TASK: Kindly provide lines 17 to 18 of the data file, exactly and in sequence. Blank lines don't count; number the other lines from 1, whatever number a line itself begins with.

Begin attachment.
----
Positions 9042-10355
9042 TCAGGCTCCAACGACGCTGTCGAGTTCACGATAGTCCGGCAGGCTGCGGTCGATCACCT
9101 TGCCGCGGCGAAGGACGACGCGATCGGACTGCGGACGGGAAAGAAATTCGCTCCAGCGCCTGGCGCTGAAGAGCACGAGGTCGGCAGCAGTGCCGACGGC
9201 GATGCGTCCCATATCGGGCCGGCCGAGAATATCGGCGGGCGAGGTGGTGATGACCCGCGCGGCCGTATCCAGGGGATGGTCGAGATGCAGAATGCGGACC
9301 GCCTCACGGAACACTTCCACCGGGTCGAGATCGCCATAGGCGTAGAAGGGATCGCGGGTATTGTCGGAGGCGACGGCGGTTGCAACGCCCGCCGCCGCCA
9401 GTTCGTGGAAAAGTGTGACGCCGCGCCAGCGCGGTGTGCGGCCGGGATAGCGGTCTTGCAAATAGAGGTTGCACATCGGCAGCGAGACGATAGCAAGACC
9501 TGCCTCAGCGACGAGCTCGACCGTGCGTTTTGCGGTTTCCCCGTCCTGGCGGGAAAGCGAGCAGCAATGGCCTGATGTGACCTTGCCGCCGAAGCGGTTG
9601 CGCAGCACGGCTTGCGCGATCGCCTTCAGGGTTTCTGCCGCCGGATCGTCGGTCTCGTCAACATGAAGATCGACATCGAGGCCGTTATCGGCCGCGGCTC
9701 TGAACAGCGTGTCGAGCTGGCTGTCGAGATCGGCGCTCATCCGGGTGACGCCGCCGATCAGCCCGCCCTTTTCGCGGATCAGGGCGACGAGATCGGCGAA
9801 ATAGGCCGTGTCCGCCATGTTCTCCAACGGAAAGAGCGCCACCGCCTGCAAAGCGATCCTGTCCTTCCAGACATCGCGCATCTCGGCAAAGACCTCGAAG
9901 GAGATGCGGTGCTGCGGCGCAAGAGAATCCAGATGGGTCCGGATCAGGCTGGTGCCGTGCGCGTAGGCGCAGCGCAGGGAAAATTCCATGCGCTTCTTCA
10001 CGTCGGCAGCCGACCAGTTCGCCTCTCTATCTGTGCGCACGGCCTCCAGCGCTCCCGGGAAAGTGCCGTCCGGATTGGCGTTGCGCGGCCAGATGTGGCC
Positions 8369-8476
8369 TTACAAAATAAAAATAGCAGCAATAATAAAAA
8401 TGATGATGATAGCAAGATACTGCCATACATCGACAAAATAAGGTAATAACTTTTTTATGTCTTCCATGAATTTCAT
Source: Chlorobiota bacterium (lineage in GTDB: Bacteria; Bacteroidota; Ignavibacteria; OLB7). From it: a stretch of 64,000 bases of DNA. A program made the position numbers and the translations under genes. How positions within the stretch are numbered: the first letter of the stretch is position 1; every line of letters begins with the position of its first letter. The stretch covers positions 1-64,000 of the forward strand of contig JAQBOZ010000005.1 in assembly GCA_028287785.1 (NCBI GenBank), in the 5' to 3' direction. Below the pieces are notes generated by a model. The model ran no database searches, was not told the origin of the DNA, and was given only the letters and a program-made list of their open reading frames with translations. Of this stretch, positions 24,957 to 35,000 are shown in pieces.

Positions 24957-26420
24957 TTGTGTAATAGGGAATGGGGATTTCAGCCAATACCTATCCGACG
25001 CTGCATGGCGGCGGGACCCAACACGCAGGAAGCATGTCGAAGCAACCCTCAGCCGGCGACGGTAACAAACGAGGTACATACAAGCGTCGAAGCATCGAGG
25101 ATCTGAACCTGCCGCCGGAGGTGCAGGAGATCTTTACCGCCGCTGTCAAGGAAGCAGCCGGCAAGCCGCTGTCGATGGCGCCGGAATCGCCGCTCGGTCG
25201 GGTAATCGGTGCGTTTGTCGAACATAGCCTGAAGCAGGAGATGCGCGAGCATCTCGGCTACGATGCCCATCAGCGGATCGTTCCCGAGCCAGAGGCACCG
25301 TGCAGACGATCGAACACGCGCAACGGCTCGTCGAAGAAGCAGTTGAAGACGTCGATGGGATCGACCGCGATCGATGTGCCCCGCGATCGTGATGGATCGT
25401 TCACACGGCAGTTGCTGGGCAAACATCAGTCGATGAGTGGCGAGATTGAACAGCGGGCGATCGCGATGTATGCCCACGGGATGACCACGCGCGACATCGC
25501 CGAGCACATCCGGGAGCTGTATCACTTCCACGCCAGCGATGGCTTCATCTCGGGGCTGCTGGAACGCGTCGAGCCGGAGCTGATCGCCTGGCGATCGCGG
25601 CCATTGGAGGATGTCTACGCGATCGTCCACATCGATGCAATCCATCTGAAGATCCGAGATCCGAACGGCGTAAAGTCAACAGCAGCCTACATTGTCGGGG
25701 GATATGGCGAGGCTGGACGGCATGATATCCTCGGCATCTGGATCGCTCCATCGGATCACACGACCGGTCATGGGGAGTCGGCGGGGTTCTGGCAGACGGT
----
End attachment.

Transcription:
Positions 24957-26420
24957 TTGTGTAATAGGGAATGGGGATTTCAGCCAATACCTATCCGACG